One of the first meetings on a plan to pump groundwater from the Michindoh aquifer to as far away as eastern Lucas County will be held next month.
The Ohio Environmental Protection Agency will hold an informational meeting, Tuesday, March 12, 6 pm, at the Fayette School, to discuss the site of a proposed drinking water well to be constructed by Artesian of Pioneer.
Some months ago, Ed Kidston, of Artesian of Pioneer, began discussing a proposal to pump water from the aquifer to communities outside the area.
The aquifer, as designated by the city of Bryan in 2007, covers portions of eight counties in three states.
The Michindoh aquifer includes almost all of Williams County and the northwest of Fulton County.
Archbold is not within the aquifer boundary.
Kenneth “Skip” Leupp, a German Township Trustee, said he does not believe the township is within the boundary.
In an interview late last year, Kidston said the boundary is not as defined as Bryan officials describe.
“You go 10 miles west of Archbold, it’s (underground water-bearing) sand and gravel to Chicago,” he said.
Kidston said the plan to pump drinking water to points east got its start about three to four years ago with Henry County and the communities of Liberty Center, Florida, Malinta, and the Henry County Water & Sewer District.
Henry County, he said, has very little ground water.
Archbold, Wauseon, and Napoleon all rely on surface water.
“There’s very little ground water east of Archbold,” he said.
Kidston said there was water available to supply Henry County, but the problem was the cost of a 30-mile pipeline.
In order to make the ecocorner nomics work, more partners had to be found.
Next, he said, officials from the village of Whitehouse, which uses around 500,000 gallons of water a day, expressed an interest.
That, he said, improved the financial picture.
But one more partner was needed. That’s when city of Maumee representatives expressed an interest.
Once Maumee got involved, Sylvania and Perrysburg officials joined in.
With enough participation, Kidston said the finances work.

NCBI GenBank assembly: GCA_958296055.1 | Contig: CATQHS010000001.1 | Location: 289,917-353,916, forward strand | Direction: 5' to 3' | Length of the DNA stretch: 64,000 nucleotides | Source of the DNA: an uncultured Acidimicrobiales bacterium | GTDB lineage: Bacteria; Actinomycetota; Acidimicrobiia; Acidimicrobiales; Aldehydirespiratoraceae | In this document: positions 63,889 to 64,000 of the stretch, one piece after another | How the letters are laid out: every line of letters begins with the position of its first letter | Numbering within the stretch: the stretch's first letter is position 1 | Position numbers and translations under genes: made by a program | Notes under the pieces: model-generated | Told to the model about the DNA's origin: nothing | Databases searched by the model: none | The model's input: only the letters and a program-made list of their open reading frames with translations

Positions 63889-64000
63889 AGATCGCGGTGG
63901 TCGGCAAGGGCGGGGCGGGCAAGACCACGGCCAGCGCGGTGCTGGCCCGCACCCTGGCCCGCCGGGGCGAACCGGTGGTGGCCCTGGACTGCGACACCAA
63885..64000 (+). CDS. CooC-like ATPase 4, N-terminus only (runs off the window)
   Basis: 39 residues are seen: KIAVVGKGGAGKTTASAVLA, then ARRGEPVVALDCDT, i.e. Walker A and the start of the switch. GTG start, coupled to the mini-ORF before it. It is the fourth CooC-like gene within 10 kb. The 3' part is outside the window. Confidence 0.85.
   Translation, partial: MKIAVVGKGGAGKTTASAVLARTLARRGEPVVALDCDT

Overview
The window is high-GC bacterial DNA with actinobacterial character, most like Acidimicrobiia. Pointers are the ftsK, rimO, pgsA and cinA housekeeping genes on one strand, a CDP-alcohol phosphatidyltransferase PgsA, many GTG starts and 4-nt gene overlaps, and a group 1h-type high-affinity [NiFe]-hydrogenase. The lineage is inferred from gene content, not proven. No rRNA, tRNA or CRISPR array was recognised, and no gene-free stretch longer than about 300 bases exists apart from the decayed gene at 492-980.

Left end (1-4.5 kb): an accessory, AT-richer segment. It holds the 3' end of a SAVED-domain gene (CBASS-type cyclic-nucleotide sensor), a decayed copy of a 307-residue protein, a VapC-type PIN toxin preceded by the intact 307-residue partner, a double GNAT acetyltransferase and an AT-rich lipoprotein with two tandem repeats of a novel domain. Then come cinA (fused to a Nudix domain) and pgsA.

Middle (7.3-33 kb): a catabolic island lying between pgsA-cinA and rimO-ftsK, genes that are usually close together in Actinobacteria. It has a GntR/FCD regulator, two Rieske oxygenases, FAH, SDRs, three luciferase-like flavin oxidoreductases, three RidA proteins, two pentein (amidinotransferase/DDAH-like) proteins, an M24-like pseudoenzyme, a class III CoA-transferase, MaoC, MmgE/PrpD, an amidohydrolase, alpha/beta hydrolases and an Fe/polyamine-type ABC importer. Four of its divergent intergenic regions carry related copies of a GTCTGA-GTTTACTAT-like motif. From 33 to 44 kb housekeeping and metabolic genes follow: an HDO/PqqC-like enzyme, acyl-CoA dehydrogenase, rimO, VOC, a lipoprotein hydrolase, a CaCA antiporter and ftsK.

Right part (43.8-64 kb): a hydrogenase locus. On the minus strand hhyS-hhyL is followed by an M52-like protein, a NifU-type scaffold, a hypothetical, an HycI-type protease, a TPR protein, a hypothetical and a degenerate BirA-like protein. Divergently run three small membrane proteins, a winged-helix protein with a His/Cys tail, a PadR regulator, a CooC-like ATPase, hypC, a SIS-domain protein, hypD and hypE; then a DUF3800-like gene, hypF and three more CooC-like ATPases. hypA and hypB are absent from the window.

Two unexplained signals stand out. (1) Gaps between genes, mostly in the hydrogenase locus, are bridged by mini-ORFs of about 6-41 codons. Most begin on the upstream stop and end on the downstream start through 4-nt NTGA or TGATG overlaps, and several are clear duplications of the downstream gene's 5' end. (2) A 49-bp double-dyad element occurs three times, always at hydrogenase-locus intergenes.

He said Toledo could not compete in terms of rates, and the water would be higher in quality without the concerns of algae blooms, like the one that shut down the Toledo drinking water supply for a weekend in August 2014.
Wells that produce water for a public system, such as a city or village, fall partially under the jurisdiction of the OEPA, and partially under the Ohio Department of Natural Resources.
Before a public water system production well is approved, Kidston said one thing that must be proved is pumping water from the well won’t interfere with other existing wells.
To prove that, there must be a test.
In short, the test involves drilling a production well, along with smaller monitoring wells.
The production well pump is run for 72 hours.
During and after that time, experts, including hydrogeologists, watch how much water is produced; whether or not the water level in the monitoring wells drop and if so, how much; and how quickly they recover.
After the test period, Kidston said it would take a month to six weeks to analyze the results and find one of three answers– there is plenty of water available, there is water available but more tests are needed, or not enough water is available.
Years ago, the test results were estimates.
Today, the science has advanced so far that once the well capacity is proven, “you can bank on it forever and ever and ever,” he said.
Building the test well will cost roughly $250,000.
Kidston said the test is a quarter-million dollar gamble, but it’s a stronger gamble than betting on red or black on a Las Vegas roulette wheel.
He is confident there is enough water– more importantly, renewable water– to supply the other communities and go forward with a project that will eventually cost hundreds of millions of dollars.
The OEPA has issued a conditional draft well site approval for a production well at 24668 Co. Rd. S.
The site is a roughly 80- acre parcel northwest of Fayette owned by Kunkle LLC, of the same address.
The property is roughly 78 acres of farm field with a home site.
There has been opposition to Kidston’s plan.
Sherry Fleming is the chairman of the Williams County Alliance, a group formed in 2006 in Williams County to advocate for sustainable, healthy communities.
Fleming said, currently, 400,000 people in the threestate area get their drinking water from the Michindoh aquifer. It is their sole source of water.
If something were to happen to the Michindoh, it would be economically unfeasible to find other sources of water for those 400,000 people.
Fleming said many communities to the east have other sources of water readily available to them.
The permitting process for the well Kidston proposes only looks at the well itself; it does not consider the impact such a well might have on the entire aquifer.
Further, to stop such a project, the burden of proof in the courts would be on those impacted, and they would have to have sufficient resources to pursue the issue in the courts.
If Kidston’s project is successful, Fleming said it could open a Pandora’s box. Other wells could be built, drawing more water from the aquifer, causing more potential harm.
OEPA officials bill the March 12 meeting as an information session.
OEPA staff will “explain well siting requirements for wells that serve public water systems and the multistep process to establish a new public water system.
“The agency will respond to questions about the process.”